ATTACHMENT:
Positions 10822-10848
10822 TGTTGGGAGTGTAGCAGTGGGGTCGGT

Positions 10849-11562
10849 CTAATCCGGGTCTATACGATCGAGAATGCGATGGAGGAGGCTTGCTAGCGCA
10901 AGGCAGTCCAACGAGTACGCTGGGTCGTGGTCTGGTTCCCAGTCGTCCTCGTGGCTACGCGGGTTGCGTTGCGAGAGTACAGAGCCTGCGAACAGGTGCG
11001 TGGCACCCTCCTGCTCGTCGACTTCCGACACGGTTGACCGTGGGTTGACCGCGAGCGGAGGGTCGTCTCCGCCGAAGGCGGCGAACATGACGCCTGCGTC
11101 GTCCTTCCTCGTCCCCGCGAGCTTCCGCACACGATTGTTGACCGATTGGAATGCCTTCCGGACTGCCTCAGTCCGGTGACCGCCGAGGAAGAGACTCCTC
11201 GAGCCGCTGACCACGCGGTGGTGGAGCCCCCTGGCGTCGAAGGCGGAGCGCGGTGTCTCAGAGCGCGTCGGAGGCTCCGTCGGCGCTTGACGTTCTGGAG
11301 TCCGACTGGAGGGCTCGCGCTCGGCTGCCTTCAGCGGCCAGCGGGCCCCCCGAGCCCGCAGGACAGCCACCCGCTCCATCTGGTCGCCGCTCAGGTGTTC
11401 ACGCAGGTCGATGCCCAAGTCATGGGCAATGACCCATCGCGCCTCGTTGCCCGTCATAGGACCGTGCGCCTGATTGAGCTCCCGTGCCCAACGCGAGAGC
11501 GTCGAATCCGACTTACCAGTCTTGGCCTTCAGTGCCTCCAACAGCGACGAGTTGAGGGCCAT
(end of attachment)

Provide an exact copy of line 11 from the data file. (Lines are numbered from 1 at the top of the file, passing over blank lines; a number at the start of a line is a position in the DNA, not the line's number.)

11501 GTCGAATCCGACTTACCAGTCTTGGCCTTCAGTGCCTCCAACAGCGACGAGTTGAGGGCCAT